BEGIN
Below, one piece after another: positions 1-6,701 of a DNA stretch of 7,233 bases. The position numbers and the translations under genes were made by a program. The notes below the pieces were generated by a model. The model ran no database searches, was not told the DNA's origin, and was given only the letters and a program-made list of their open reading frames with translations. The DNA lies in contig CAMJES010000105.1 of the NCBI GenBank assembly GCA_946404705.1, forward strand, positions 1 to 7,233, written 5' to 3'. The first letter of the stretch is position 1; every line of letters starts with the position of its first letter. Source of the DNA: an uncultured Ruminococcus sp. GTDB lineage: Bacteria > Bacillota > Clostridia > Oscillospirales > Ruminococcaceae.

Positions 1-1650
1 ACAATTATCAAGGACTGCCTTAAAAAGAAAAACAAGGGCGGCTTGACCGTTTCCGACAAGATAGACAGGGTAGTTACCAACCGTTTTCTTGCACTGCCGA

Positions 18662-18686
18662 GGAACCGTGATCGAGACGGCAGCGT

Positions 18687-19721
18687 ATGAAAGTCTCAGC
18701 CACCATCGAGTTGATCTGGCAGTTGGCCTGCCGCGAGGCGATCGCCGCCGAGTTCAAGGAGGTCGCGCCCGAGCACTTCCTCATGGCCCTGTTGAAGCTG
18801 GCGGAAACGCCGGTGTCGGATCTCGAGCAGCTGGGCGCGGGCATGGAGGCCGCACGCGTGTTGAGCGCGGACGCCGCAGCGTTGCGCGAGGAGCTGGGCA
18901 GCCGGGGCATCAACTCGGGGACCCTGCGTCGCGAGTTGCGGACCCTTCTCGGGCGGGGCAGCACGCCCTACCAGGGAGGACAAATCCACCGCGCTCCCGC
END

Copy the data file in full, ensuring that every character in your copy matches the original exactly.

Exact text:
Below, one piece after another: positions 1-6,701 of a DNA stretch of 7,233 bases. The position numbers and the translations under genes were made by a program. The notes below the pieces were generated by a model. The model ran no database searches, was not told the DNA's origin, and was given only the letters and a program-made list of their open reading frames with translations. The DNA lies in contig CAMJES010000105.1 of the NCBI GenBank assembly GCA_946404705.1, forward strand, positions 1 to 7,233, written 5' to 3'. The first letter of the stretch is position 1; every line of letters starts with the position of its first letter. Source of the DNA: an uncultured Ruminococcus sp. GTDB lineage: Bacteria > Bacillota > Clostridia > Oscillospirales > Ruminococcaceae.

Positions 1-1650
1 ACAATTATCAAGGACTGCCTTAAAAAGAAAAACAAGGGCGGCTTGACCGTTTCCGACAAGATAGACAGGGTAGTTACCAACCGTTTTCTTGCACTGCCGA

Positions 18662-18686
18662 GGAACCGTGATCGAGACGGCAGCGT

Positions 18687-19721
18687 ATGAAAGTCTCAGC
18701 CACCATCGAGTTGATCTGGCAGTTGGCCTGCCGCGAGGCGATCGCCGCCGAGTTCAAGGAGGTCGCGCCCGAGCACTTCCTCATGGCCCTGTTGAAGCTG
18801 GCGGAAACGCCGGTGTCGGATCTCGAGCAGCTGGGCGCGGGCATGGAGGCCGCACGCGTGTTGAGCGCGGACGCCGCAGCGTTGCGCGAGGAGCTGGGCA
18901 GCCGGGGCATCAACTCGGGGACCCTGCGTCGCGAGTTGCGGACCCTTCTCGGGCGGGGCAGCACGCCCTACCAGGGAGGACAAATCCACCGCGCTCCCGC